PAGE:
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Lenie Namatjira

(Australia 24 Dec 1951 – )

Language group
Western Arrernte, Central Desert region
Gosse Bluff - Tnorala, NT
Place of origin
Gosses BluffNorthern TerritoryAustralia
Cultural origin
Western Arrernte
Media category
Materials used
watercolour on white wove paper on board

26.0 x 35.9 cm image (irreg.); 28.0 x 38.0 cm sheet

Signature & date
Signed l.r.corner recto, black watercolour "LENIE NAMATJIRA". Not dated.
Purchased with funds provided by the Aboriginal Collection Benefactors Group 2012
Accession number
Not on display
Further information

Lenie Namatjira is one of the leaders in a new generation of artists continuing the legacy of the renowned watercolourist, Albert Namatjira. Lenie is the daughter of Oscar Namatjira, Albert’s son, and in recent years has refined the techniques passed down to her to produce delicate watercolours of her beloved country west of Ntaria (Hermannsburg).

Lenie Namatjira grew up at Hermannsburg and was taught to paint by her father, Oscar Namatjira. Oscar had learnt to paint from his father, spending a great deal of time with him while he was working. Indeed for a period of about 12 months Oscar was Albert’s ‘driver’, taking Namatjira and his supplies to different painting locations and acquiring the skills to become an accomplished artist in his own right.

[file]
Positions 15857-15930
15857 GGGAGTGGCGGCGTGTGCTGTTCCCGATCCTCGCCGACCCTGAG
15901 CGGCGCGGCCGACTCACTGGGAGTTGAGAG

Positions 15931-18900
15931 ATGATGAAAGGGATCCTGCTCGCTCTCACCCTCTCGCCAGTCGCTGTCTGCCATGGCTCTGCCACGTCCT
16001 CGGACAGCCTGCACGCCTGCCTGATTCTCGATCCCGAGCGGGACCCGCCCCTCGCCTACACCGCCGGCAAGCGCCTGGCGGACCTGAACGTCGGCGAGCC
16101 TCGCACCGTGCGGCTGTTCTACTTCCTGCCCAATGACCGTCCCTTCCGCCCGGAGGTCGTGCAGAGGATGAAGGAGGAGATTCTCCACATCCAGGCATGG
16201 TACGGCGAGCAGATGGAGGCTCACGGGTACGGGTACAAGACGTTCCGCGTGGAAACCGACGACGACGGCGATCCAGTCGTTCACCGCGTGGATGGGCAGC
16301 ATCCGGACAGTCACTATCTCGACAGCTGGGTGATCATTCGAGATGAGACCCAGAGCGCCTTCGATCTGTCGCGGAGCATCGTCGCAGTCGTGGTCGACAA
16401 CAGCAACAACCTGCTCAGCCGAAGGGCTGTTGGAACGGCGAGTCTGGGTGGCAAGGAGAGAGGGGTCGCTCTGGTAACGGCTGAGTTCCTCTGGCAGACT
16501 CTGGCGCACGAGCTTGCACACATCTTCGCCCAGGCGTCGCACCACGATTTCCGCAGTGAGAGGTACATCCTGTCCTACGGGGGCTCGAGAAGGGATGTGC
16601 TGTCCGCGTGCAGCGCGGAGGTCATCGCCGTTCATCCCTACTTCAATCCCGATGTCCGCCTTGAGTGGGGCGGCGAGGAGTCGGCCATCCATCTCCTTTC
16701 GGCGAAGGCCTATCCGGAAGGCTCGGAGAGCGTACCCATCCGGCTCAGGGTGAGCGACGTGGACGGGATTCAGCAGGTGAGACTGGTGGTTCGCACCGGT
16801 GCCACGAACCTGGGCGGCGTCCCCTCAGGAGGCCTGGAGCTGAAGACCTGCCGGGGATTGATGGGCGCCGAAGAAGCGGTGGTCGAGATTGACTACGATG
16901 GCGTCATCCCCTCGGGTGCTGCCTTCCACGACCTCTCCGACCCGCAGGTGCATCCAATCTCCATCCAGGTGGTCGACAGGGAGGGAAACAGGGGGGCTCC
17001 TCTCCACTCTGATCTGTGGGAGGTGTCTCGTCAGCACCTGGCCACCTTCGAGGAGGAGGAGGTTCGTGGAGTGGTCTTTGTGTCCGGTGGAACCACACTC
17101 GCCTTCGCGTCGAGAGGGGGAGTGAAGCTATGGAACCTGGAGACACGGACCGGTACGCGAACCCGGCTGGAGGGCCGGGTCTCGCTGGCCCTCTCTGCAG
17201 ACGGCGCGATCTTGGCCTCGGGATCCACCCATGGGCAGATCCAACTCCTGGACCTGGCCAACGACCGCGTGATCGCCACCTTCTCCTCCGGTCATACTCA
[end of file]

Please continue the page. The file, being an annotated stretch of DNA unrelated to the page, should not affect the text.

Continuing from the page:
Namatjira’s earlier works are distinguished by the use of subtle variations of colour to create perspective and shadow, as well as soft fields of colour that gently merge to add depth and distance, resulting in calm, composed scenes that reflect the nostalgia of memory. ‘Gosse Bluff, Tnorala, NT’ 2011 marks a shift in her practice as she eliminates the fine detail and subtle, realistic use of colour to create depth and definition. This results in a graphic quality that may be the influence of Ivy Pareroultja with whom Namatjira works closely.

Tnorala is of great significance to Western Arrernte people and is a registered sacred site. It was formed when a group of women danced across the sky as the Milky Way. While dancing a mother put her baby to the side in a carrier, which fell over the edge of the dancing ground, falling to earth and forming the circular stone of Tnorala. In 1872 the explorer Ernest Giles named the crater Gosse’s Range, after H. Gosse, a fellow of the Royal Society.

Exhibition history (1)

The hills beyond Hermannsburg, Art Gallery of New South Wales, Sydney, 22 Mar 2014–02 Jun 2014

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